7ASR3d86

Series: 7ASR3d | Year: () | 7ASR3d86
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DEVELOPMENT BANK OF AMERICAN SAMOA, Plaintiff,

 

v.

 

TUIKA TUIKA and MAFA TUIKA, Defendants.

 

High

Court of American Samoa

Trial

Division

 

CA

No. 106-01

 

April

11, 2003


 

 

[1] A debtor is

not excused from repayment of a loan, even if a creditor mishandled, but later

corrected, interest adjustments.

 

[2]

Neither alleged misconduct by a lending bank’s personnel, nor a stormy

relationship between the debtor and such personnel, excuses a debtor from

repaying a loan, if there is no relevant relationship between such problems and

the loan’s collection.

 

[3] All civil

cases in American Samoa are bench trials, and there is no mechanism or rule

that envisions a motion for a mistrial; thus, a motion for mistrial in a civil

action in American Samoa will be treated as a motion for a new trial. 

 

[4] A motion

for a new trial shall be filed within

10 days after the announcement of the judgment or sentence.   In this context, the word ‘within’ is

interpreted to include only the final limit and not the starting point. 

 

[5] A motion

for a new trial may be made no later

than 10 days after the

judgment, and it may also be made before

the judgment. 

 

[6] A trial

court in American Samoa should explicitly state its disposition of a

prejudgment new trial motion, even if it does not explain its reasons. 

 

Before

RICHMOND, Associate Justice, LOGOAI, Chief Associate Judge, and MAMEA,

Associate Judge.

Counsel:          For Plaintiff, David P. Vargas

 For Defendants, David Wagner 

 

OPINION

AND ORDER

 

Plaintiff Development Bank of American

Samoa (“DBAS”) filed this action to collect on the promissory note executed by

defendants Tuika Tuika and Mafa Tuika (together “the Tuikas”) and to foreclose

on the real estate mortgage securing the note. 

Trial was held on July 18, 2002. 

DBAS’s collection supervisor, the Tuikas and both counsel were

present. 

 

The

Tuikas vigorously contested the amount owed, and the parties presented

relatively complex and voluminous accounting evidence on the issue.  Accordingly, we scheduled written closing

arguments, directing counsel to include schedules of the parties’ respective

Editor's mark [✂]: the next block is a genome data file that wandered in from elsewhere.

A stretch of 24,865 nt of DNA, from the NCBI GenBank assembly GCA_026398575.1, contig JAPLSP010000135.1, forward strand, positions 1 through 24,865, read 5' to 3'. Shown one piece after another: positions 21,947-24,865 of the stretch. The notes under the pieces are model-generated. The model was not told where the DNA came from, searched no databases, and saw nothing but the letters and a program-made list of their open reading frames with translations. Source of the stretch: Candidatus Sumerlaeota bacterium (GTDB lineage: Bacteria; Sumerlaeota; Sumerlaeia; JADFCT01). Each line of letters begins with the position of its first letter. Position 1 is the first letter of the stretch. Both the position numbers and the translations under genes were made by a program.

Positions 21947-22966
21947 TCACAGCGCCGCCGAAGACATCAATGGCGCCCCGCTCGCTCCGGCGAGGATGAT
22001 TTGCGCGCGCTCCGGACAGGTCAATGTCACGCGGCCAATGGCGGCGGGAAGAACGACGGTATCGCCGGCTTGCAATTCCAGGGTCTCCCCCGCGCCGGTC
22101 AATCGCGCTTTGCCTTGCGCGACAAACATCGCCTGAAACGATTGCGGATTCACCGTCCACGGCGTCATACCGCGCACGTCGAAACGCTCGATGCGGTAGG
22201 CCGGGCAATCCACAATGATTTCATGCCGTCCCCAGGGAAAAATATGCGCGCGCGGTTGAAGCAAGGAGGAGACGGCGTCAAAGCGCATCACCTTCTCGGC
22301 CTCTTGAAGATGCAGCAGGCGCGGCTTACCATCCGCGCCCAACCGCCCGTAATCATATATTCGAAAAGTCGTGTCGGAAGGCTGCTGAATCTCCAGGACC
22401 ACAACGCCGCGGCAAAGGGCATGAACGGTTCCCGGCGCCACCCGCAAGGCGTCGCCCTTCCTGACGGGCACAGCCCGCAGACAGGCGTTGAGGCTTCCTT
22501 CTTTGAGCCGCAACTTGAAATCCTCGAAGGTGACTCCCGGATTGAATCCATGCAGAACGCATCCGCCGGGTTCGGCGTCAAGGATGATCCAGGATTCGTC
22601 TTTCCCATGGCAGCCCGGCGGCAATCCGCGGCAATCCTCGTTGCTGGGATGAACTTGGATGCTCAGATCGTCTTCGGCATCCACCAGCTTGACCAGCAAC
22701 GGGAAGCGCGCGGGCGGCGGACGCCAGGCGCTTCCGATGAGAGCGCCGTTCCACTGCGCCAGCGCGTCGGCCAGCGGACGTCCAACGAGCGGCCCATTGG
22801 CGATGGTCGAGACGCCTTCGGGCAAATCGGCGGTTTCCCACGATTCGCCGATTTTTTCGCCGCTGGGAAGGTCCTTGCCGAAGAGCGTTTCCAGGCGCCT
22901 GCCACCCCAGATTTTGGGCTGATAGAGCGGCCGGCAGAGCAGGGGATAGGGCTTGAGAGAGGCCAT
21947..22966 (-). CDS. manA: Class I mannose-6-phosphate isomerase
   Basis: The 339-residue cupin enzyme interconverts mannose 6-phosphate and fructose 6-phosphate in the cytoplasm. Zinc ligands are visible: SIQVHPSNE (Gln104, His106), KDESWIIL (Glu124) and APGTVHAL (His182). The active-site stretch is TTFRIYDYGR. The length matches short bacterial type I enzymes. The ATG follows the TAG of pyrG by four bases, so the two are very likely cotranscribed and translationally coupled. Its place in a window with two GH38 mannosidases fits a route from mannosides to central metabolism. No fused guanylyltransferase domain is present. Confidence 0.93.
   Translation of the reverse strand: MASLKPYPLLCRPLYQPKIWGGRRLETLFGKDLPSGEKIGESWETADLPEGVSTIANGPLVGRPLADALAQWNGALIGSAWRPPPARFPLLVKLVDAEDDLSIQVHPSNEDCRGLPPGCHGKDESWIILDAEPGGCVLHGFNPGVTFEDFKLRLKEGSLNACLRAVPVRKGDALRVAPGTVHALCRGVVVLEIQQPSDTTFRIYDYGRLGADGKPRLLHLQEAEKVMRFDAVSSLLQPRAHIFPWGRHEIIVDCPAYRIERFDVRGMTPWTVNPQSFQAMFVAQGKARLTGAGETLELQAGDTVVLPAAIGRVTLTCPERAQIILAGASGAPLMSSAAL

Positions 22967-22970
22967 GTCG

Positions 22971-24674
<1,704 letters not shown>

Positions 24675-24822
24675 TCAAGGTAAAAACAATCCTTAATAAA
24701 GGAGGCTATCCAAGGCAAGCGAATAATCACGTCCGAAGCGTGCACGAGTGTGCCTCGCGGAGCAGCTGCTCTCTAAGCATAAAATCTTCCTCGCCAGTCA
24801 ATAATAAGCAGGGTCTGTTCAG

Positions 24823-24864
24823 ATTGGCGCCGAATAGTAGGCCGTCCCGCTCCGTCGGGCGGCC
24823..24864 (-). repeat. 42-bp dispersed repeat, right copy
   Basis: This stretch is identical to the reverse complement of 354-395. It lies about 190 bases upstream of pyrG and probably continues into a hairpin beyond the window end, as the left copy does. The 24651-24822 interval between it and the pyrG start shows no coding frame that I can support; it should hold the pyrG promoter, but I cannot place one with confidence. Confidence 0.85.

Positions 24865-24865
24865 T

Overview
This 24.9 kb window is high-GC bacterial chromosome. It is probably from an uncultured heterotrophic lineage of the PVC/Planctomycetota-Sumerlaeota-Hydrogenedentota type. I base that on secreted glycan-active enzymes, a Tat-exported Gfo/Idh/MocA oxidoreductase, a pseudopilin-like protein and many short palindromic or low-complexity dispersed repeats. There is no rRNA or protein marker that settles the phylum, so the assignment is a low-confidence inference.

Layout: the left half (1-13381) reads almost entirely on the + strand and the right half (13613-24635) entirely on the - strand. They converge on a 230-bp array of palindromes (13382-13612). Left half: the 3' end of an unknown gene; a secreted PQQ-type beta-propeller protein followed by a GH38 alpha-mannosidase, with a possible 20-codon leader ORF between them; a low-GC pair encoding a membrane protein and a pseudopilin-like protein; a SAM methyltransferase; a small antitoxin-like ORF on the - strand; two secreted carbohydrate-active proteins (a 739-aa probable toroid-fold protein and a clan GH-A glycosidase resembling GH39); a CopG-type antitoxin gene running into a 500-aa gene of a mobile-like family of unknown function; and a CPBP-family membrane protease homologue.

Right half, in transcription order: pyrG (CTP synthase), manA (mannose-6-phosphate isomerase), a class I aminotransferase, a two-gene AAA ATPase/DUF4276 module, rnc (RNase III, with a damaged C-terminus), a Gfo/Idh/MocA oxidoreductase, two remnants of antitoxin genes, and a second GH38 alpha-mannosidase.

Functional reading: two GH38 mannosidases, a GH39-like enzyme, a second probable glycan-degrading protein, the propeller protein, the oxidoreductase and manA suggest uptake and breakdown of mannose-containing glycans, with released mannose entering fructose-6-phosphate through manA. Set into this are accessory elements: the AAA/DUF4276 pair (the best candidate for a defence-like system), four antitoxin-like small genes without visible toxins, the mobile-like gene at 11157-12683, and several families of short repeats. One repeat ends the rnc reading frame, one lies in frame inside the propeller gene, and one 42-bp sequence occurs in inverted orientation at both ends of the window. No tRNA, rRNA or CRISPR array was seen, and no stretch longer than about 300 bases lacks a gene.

analysis of the loan disbursements, interest calculations, and repayments to

assist the Court’s evaluation of the evidence. 

This process was completed on August 30, 2002.  Meanwhile, on August 15, 2002, the Tuikas

filed a motion to declare a mistrial and afford them more time to engage

another attorney to represent them.  They

claimed that their present counsel misplaced or failed to present material

evidence supporting their contentions. 

This motion was heard and taken under advisement on September 16,

2002.  Three days later, on September 19,

2002, the Tuikas terminated their counsel’s representation.  We advised counsel at the September 19

hearing that we would consider the post-trial documentation the Tuikas attached

to their motion, along with the schedules counsel attached to their written

arguments, as part of our effort to correctly determine the amount, if any, the

Tuikas owed to DBAS.

 

We have taken a

seemingly inordinate period of time to decide this case.  So much time has passed that, on February 7,

2003, with the Court’s permission, DBAS’s new in-house counsel, Fainu`ulelei F.

Ala`ilima-Utu, took over DBAS’s representation. 

However, we purposely took this considerable time period to

painstakingly analyze the accounting evidence and fully evaluate the Tuikas’

request for a mistrial.

 

Discussion

 

I.  Amount Owed

 

On

November 13, 1990, the parties entered a loan agreement, under which the Tuikas

borrowed $100,000 from DBAS for the purpose of “improving existing

business.”  The agreement provided for

repayment installments of $1,377.96 for a period of 120 months or until the

principal and interest was paid in full. 

The loan interest, calculated daily on the unpaid principal balance on

the basis of a 360-day year, was the lesser of the lawful maximum rate (18% for

business loans under A.S.C.A. § 28.1503) or the prime rate as published from

time to time in the Wall Street Journal, plus one percent.  The installments were payable on the first

day of each month, beginning on December 1, 1990. 

 

On

the same date, November 13, 1990, the Tuikas executed a promissory note to DBAS

reflecting the terms of the loan agreement. 

Collection of the amount owed under this note is DBAS’s principal goal

by this action.  The Tuikas also

executed, to secure the loan, a real estate mortgage on approximately 0.6596 of